Normal range can vary based on visibility. Range changes are possible only every interval defined by Duration. Range increase/decrease will be evenly spread across the Duration.
A crew spotting a distant ship can choose to evade:
|Base chance of evading pursuit outdoors (d10)||80%|
|Pursued is faster||+10%|
|Pursued is slower||-20%|
|Original Positional Advantage (optional)*||+25% to -25%|
|Light equal to full daylight||-30%|
|Light equal to twilight||-10%|
|Light equal to bright moonlight||0%|
|Light equal to starlight||+20%|
|Light equal to dark night||+50%|
|Weather, cloudy day||+10%|
*Original positional advantage is determined by where the pursuer is in relation to the wind.
A number generated less than or equal to the adjusted base chance indicates immediate success at eluding the pursuers. Otherwise pursuit continues unless the pursuers are faster and can close within one hour, in which case confrontation will take place. Continuing pursuit requires an Evasion check every hour. Any check of 0% or less indicates imminent confrontation and no further chance of evasion.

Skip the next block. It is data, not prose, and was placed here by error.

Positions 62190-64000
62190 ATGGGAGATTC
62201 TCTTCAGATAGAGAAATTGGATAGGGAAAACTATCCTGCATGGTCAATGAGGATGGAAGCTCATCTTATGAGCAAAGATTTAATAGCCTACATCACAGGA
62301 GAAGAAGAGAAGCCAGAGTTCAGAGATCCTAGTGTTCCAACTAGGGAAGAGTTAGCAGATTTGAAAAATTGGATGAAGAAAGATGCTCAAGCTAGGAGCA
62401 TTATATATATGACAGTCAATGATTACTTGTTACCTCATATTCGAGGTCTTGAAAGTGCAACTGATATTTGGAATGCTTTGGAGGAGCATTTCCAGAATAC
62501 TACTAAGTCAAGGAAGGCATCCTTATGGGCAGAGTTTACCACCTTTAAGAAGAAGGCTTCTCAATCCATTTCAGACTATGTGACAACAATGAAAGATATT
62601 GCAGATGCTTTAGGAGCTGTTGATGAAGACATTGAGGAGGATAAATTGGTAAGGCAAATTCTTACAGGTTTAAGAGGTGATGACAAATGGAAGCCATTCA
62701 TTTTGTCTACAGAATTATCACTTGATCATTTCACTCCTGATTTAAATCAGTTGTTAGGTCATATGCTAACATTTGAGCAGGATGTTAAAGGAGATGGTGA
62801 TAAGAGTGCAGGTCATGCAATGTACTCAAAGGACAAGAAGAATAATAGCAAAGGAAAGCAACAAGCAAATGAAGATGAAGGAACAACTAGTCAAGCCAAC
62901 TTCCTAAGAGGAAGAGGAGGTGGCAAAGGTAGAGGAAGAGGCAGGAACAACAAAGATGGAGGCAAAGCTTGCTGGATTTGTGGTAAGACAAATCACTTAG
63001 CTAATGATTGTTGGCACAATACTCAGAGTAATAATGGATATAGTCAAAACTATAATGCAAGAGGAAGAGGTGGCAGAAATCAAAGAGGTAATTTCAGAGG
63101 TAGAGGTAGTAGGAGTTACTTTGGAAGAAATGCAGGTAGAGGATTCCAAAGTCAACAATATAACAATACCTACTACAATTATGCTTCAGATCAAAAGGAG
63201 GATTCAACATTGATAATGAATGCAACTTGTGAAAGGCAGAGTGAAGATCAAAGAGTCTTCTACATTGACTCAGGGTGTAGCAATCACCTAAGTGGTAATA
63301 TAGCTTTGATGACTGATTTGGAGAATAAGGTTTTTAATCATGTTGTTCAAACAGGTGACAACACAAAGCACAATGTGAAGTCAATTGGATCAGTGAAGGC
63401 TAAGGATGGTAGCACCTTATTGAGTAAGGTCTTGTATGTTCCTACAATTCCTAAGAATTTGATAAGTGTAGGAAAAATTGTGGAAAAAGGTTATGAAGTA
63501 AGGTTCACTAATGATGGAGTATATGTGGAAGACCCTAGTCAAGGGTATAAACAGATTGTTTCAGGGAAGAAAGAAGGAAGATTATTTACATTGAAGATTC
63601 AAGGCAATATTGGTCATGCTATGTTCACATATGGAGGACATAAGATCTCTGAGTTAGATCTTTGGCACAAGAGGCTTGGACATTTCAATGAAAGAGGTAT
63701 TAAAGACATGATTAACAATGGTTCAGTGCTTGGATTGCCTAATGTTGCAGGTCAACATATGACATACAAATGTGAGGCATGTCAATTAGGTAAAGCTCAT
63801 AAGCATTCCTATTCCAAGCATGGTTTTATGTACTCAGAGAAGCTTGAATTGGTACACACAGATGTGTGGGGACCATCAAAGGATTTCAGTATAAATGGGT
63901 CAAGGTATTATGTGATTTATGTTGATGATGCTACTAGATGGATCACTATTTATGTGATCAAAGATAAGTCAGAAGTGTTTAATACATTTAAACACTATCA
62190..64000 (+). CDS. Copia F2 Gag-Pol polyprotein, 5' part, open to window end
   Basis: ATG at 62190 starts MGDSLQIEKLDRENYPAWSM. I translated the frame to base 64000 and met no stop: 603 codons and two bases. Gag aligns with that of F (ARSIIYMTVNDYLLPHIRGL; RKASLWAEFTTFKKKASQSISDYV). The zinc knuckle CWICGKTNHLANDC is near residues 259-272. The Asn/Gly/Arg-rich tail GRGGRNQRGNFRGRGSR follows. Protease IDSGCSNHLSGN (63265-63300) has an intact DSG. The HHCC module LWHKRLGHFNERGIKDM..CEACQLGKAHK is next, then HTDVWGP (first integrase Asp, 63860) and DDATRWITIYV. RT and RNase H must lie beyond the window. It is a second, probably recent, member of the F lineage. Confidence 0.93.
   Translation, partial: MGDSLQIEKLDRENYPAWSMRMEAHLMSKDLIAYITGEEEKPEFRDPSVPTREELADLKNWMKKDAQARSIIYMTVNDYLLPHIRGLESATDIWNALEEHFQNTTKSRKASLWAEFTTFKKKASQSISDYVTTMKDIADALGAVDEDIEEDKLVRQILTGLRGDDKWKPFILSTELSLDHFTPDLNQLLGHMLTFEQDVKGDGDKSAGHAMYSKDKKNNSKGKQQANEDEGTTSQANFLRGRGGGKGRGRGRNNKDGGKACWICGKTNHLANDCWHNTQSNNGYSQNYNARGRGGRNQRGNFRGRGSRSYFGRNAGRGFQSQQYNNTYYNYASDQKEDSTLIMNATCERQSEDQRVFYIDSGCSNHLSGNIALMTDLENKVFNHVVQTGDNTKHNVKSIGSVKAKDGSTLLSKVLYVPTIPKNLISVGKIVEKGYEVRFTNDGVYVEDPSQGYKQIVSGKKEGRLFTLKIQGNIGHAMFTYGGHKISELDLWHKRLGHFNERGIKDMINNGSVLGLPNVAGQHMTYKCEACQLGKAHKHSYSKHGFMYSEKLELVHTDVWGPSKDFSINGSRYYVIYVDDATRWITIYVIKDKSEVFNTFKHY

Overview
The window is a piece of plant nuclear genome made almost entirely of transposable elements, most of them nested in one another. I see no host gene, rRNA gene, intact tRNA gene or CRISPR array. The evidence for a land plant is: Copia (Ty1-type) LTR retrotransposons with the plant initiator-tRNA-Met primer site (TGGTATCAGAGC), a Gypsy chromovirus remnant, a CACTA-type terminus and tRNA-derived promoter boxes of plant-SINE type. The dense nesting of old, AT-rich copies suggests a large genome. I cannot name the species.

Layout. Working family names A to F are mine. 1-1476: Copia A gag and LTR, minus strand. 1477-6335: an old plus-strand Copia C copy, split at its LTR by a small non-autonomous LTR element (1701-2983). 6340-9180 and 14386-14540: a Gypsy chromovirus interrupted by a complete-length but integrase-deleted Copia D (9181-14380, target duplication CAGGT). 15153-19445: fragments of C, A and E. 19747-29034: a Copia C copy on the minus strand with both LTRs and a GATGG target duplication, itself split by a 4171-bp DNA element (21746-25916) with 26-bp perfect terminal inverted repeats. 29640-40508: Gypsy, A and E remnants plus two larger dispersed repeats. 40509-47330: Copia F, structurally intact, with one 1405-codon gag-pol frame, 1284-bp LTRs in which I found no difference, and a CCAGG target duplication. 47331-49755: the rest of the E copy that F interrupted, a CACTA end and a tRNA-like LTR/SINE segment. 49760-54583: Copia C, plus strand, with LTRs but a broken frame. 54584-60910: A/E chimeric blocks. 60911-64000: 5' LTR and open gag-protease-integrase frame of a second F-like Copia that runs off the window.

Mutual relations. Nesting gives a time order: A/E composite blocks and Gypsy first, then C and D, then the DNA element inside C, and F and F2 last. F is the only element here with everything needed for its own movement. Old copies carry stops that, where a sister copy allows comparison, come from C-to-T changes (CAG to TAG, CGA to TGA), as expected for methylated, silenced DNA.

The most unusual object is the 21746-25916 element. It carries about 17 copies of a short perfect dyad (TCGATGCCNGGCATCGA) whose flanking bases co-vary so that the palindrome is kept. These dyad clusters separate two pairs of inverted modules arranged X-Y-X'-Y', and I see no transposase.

Should Evasion fail, ships start 300 yards apart (potentially varying based on visibility) closing at 10 yards/round if pursuer is <= speed, or at rate of closure. [This should have some variability for slower ships, perhaps 5d4 + 10 instead of 30 rounds?]
Once the pursuer closes to 300 yards, they have the opportunity to review their target. At that time the pursuer might choose to disengage. This flight is automatically successful if not pursued, otherwise they need to succeed on an Evasion roll in order to return to Distant range (taking 1 turn if the former target turns to pursue) and leading the now pursuer on a merry chase before potentially disappearing from sight in d6 hours if successfully evading a second time.
|Accelerate from standing to normal speed|
|Oared craft||1 round|
|Small craft||2 rounds|
|Barge, Small||2 rounds|
|Galley, Small||3 rounds|
|Galley, Large||6 rounds|
|Merchant ship, Small||5 rounds|
|Merchant ship, Large/Warship||1 turn|
|Heave to||2-8 rounds|
|Get under way||1-6 turns|
|Raise anchor||3-18 rounds|
|In irons (see Appendix D)||5-30 rounds|
|Launch john boat||1 turn|
Exhaustion will occur after a crew has rowed at their normal speed for 8-10 hours, or at maximum speed for 30 minutes.
Hand-missile weapons (such as bows and crossbows) and ballistae do no effective damage against the ship itself.
Only longships, galleys, and sailed warships can mount catapults; ordinary sailing ships cannot mount a catapult. Armament on galleys ranges from a ram to ballistae; some of the larger ones may even sport a catapult. Typical armament for merchant ships includes at most a ballista.
|Range (Min/Max)||Damage (S/M, L, Hull)||Rate of Fire||Crew||Arc||Siege Defensive value||AC||Critical Hit|
Rate of Fire can only be achieved with the requisite crew. If less than the requisite crew is available, RoF drops to at best 50% of normal, and for each crew member missing, the weapon takes one additional round to fire.